Ahmed Hafnaoui, Ruta Meilutyte Now Facing Major Questions in Leadup to Paris

Ahmed Hafnaoui of Tunisia reacts after winning the gold medal in the 1500m Freestyle Men Final during the 20th World Aquatics Championships at the Marine Messe Hall A in Fukuoka (Japan), July 30th, 2023.
Ahmed Hafnaoui -- Photo Courtesy: Andrea Masini / Deepbluemedia / Insidefoto

Ahmed Hafnaoui, Ruta Meilutyte Now Facing Questions in Leadup to Paris

Their performances at last year’s World Championships were among the most surprising of the meet, breakout efforts vaunting previous champions back to lofty perches. For Ruta Meilutyte, the 100 breaststroke gold medal was her first global-level gold in that event in a decade, with a long slump plus a brief retirement in between, and she also won her second consecutive title in the 50 breast, tying the world record in the process.

Ahmed Hafnaoui, meanwhile, had been totally absent from international racing for two years after stunning the world for 400 freestyle gold at the 2021 Olympics, but he was suddenly faster than ever in the distance events, taking silver in the 400 free by two hundredths (thanks a near-superhuman effort from Sam Short to win gold) before ridiculous closing surges helped Hafnaoui secure gold in both the 800 free and 1500 free.

Just over six months later at this unusually-timed World Championships in Doha, the early returns for both veteran champions have been unexpectedly poor. On the meet’s opening day Hafnaoui ended up 17th in the 400 free, more than seven seconds behind his best time and almost two seconds behind what it took to advance into the final. His 800 free was no better, with the Tunisian starting off at a solid pace but fading badly, ending up 18th and nearly 15 seconds off his gold-medal-winning time from last year.

Meilutyte, meanwhile finished 17th in the women’s 100 breast, her mark of 1:07.79 more than three seconds slower than she swam in Fukuoka last July (1:04.62) but just four hundredths too slow for a spot in the semifinals.

Surely, neither traveled all the way to Doha expecting to struggle just to earn an evening swim.

Ruta Meilutyte of Lithuania shows the gold medal after competing in the 100m Breaststroke Women Final during the 20th World Aquatics Championships at the Marine Messe Hall A in Fukuoka (Japan), July 25th, 2023.

Ruta Meilutyte — Photo Courtesy: Andrea Masini / Deepbluemedia / Insidefoto

Of course, this is an Olympic year, with few (if any) swimmers targeting the World Championships as their ultimate goal, not with the Paris Games beginning in just over five months. Naturally, swimming fans want to extract meaning from this week’s results, make sense of the swims in the context of how they affect the pre-Paris status quo.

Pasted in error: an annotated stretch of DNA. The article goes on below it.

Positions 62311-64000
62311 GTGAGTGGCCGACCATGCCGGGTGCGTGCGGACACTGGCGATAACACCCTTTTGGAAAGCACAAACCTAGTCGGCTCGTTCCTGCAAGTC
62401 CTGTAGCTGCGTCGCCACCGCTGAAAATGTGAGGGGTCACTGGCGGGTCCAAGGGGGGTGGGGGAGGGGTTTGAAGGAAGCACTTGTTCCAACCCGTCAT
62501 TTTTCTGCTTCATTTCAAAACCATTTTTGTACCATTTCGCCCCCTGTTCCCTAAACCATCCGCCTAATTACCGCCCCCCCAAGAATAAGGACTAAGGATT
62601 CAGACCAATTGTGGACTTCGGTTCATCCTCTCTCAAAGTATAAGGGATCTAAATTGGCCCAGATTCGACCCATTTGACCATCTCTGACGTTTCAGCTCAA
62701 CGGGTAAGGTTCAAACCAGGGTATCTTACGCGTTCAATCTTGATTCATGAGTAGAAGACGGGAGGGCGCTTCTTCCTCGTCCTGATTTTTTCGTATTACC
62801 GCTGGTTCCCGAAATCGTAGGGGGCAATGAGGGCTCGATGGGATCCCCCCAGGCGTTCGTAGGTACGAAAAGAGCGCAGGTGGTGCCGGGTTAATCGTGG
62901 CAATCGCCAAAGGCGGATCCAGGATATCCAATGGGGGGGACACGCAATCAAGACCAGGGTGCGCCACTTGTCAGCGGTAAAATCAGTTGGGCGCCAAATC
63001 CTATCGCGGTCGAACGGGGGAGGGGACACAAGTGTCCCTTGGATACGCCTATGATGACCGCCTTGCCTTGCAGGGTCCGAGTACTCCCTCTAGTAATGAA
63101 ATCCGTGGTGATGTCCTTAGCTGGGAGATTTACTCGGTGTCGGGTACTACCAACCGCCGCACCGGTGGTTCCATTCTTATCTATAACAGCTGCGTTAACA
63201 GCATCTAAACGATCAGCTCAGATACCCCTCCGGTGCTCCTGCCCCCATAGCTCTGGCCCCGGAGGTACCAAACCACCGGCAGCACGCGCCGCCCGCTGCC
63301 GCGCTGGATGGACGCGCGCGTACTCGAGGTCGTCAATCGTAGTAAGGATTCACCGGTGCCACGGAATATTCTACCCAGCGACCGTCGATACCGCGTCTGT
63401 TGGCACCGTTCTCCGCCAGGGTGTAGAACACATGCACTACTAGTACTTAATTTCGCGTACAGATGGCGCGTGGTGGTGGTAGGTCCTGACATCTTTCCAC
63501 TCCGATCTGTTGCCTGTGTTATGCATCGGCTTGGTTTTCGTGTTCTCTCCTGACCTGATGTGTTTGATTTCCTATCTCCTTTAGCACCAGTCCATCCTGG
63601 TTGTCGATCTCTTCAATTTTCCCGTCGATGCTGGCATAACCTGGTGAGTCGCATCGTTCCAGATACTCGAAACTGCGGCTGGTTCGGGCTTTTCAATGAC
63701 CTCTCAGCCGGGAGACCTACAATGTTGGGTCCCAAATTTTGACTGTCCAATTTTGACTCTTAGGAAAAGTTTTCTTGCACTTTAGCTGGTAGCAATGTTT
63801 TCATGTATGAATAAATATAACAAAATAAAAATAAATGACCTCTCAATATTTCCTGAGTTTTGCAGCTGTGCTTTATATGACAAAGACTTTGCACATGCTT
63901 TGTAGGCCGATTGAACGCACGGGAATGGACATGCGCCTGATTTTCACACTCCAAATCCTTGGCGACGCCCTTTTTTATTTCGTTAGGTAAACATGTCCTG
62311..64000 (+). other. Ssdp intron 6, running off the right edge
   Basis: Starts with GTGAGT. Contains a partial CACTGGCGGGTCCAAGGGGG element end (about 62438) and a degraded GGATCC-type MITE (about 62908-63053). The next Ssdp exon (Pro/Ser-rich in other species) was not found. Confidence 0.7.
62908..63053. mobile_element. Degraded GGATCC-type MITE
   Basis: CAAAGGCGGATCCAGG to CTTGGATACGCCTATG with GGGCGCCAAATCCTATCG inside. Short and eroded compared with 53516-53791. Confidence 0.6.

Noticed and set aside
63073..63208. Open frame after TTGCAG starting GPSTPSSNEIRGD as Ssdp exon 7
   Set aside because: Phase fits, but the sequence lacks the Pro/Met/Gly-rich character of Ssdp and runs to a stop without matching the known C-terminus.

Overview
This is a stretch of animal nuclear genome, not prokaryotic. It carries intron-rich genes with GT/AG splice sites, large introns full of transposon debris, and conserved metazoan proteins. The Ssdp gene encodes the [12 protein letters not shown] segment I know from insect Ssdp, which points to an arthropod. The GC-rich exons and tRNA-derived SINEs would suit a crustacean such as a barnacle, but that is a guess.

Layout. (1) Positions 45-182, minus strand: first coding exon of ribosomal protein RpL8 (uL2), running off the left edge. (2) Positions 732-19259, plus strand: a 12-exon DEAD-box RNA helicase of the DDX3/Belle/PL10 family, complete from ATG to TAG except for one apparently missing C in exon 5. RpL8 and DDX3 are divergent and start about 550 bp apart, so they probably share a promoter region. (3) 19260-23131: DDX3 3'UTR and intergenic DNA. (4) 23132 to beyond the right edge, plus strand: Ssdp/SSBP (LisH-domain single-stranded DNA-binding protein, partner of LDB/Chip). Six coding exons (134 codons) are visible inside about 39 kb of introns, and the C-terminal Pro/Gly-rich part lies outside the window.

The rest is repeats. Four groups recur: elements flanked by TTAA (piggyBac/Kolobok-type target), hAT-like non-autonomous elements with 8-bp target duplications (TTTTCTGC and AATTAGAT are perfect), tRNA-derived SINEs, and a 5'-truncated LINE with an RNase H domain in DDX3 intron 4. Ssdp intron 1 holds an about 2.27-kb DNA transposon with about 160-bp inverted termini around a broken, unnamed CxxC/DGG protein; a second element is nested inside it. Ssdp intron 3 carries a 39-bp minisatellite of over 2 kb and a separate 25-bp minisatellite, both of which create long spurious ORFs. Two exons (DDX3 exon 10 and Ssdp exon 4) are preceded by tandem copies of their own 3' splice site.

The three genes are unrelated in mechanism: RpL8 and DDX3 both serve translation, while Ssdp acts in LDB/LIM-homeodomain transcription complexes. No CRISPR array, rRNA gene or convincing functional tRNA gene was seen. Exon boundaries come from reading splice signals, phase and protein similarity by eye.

Adam Peaty did not win gold in the men’s 100 breast, but he showed solid progress in his comeback attempt in advance of a three-peat attempt in Paris. Erika Fairweather and Kim Woo-min have been among those to already use their Doha swims to improve their positioning for the Olympic summer. By that same logic, Meilutyte and Hafnaoui no longer look like heavy gold-medal favorites.

This is Hafnaoui’s first significant competition since last summer’s Worlds after he scratched from several meets in the United States in recent months, with the 21-year-old Tunisian relocating his training base from Indiana University to Southern California under the guidance of accomplished coach Mark Schubert. At this point, there are absolutely questions about which version of Hafnaoui, the world-beater or the man struggling to reach a final, will be ready for Paris.

As for Meilutyte, three seconds off a best time in a 100-meter race is an eternity. No need to peak in February, but we must note that Lilly King clocked 1:05.67 in the event at the Knoxville Pro Series meet last month, with fellow Olympic medal contenders Mona McSharry and Lydia Jacoby comfortably in 1:06-territory. No reason why Meilutyte should not be around those times at this point in the season, let alone almost two-and-a-half seconds behind semifinals top qualifier Tang Qianting.

That said, don’t assume all hope is lost. We don’t know exactly how Doha fits into the training plans for Hafnaoui, Meilutyte or many of the other top swimmers racing this week. It would be foolish to declare someone a medal lock for Paris or count them out entirely based on what we see. However, we now questions about what sort of form Hafnaoui and Meilutyte can bring to the Olympic level, and we will not know the answers for sure until July.

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